A German Epic

Of the many cultural highlights I enjoyed while living in Germany, an Abo (subscription) to the local Stuttgart Philharmonic Orchestra was definitely one of my favorites. We regularly attended concerts featuring world-class musicians at the Liederhalle in Stuttgart, an impressive concert hall with phenomenal acoustic quality. The Stuttgarter Philharmoniker were unafraid to present the audience with challenging works, ranging from traditional to modern, and regularly impressed me with unique combinations of styles during each performance.

One of the most memorable performances I attended there was of the music to the 1924 Fritz Lang silent film “Die Nibelungen: Kriemhild’s Rache” (Kriemhild’s Revenge, the second of a two-part epic; part 1 was “Die Nibelungen: Siegfried“; music by Gottfried Huppertz) . The orchestra played the score, mostly in the dark, while the audience watched the black-and-white film on a large screen in front of the auditorium. I was blown away, both by the story and by the orchestra.

Having never heard of this epic tale, I began asking my German friends about it, and many of them had learned it in school. Das Nibelungenlied is an old epic poem, whose manuscripts date back to the 13th century, the authorship of which is unknown. Consider it along the lines of The Iliad and you get the idea. I found the movie so fascinating that I wanted to read the story for myself. While my German is fluent, and I often read German books and regularly read the newspaper and magazines, I knew I couldn’t handle mittelhochdeutsch (German from the middle ages) in poetry form. Happily, there is a contemporary author who has crafted the tale into a novel, and I found his book Hagen von Tronje, by Wolfgang Hohlbein, easy to follow and very enjoyable to read.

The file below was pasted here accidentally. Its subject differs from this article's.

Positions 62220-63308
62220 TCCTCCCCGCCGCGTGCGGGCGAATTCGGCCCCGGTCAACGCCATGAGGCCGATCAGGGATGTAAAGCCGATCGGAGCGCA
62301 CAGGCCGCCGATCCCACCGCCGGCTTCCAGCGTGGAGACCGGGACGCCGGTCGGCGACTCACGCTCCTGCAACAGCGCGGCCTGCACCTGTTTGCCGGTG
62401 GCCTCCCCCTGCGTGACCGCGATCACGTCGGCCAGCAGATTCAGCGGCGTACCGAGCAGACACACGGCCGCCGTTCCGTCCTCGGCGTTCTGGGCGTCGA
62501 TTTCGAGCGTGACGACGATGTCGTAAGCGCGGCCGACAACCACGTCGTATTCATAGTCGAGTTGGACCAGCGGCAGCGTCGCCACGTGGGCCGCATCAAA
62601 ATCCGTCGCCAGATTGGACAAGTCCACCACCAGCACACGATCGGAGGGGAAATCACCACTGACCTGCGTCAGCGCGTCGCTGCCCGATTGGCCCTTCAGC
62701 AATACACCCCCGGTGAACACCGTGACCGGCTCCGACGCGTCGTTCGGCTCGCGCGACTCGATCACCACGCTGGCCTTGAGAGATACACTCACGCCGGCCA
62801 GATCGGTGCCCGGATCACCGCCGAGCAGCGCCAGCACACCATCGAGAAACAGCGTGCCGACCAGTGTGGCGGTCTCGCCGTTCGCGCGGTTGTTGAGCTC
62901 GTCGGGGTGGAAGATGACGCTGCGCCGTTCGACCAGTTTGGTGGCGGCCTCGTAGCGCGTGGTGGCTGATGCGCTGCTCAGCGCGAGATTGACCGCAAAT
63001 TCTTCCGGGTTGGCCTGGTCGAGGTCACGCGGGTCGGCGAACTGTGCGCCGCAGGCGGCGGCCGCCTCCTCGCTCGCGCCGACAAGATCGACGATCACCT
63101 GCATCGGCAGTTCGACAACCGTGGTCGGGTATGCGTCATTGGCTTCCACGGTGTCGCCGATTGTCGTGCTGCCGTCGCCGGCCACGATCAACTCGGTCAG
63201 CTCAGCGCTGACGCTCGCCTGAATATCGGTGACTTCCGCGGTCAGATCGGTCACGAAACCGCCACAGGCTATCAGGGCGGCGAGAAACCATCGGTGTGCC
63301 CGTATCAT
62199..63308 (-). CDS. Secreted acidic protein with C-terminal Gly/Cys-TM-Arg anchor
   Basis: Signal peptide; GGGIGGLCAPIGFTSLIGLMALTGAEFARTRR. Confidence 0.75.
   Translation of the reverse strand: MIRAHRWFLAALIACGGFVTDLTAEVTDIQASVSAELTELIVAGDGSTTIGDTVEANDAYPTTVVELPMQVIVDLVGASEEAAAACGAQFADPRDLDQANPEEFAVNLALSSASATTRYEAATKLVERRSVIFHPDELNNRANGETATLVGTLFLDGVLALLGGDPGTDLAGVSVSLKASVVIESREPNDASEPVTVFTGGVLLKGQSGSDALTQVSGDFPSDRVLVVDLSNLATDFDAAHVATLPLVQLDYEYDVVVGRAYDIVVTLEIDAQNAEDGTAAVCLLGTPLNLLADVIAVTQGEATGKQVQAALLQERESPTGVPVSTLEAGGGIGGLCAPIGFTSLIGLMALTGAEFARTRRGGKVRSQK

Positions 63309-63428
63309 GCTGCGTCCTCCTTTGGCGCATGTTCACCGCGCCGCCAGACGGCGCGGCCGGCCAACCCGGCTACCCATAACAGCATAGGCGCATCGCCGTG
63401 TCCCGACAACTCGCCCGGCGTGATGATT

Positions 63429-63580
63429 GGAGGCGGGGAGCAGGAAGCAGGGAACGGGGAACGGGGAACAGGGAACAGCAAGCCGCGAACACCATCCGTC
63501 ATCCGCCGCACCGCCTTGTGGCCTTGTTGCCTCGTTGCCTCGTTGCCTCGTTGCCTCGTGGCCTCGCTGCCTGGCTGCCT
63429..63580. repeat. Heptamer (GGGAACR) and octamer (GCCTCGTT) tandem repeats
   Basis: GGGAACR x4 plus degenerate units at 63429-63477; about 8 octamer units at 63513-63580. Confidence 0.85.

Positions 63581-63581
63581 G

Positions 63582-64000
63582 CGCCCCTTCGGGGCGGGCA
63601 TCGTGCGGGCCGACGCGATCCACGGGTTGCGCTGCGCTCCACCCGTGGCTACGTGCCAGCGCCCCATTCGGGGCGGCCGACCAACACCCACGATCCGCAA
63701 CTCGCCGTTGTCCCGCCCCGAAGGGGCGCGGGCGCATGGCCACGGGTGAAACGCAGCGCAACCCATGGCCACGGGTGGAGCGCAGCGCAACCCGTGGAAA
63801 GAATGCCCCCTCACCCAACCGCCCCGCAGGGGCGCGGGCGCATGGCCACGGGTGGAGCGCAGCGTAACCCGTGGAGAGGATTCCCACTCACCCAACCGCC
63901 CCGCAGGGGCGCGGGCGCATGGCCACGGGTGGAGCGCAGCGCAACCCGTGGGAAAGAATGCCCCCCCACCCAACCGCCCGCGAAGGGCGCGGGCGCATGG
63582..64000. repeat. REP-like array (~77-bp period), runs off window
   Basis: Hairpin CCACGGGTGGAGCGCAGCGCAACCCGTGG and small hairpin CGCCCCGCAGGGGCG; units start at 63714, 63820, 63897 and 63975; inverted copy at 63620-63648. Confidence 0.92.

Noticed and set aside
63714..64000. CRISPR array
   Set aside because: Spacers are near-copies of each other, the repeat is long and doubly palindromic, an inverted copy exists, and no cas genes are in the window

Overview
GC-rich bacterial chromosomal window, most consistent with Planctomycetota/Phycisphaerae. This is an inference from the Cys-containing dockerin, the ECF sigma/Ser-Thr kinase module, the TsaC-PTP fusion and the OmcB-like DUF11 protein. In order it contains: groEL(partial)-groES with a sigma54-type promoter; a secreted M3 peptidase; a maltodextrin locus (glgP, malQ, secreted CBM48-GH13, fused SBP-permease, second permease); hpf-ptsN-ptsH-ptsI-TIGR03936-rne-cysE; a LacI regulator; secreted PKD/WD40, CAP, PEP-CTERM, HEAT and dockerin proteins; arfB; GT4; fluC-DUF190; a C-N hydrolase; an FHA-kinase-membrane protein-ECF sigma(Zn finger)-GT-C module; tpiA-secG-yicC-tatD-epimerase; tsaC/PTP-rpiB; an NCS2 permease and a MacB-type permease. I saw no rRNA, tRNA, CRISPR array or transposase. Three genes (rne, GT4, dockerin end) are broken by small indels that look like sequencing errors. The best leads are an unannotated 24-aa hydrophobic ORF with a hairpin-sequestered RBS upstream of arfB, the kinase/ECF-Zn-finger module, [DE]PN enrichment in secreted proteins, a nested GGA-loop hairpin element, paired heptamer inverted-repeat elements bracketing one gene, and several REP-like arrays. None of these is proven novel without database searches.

Another form of the tale which I have yet to experience is the Ring Cycle by Richard Wagner, a series of 4 epic operas that loosely follow the story of the Nibelungen. In fact, the German title is Der Ring des Nibelungen. This is another form of the tale that I am not sure I am quite ready to consume, although I might enjoy the attempt.

I can highly recommend either the 1924 silent film or the novel format of the epic as a good starting place for learning this mythical tale. Don’t worry – you won’t feel like you are back in grade 10 Literature class, and there is no quiz at the end. The benefit is in your deepened understanding of German cultural references (Yes! They regularly reference this tale when referring to things like the Nibelungentreue, and have done so throughout history).


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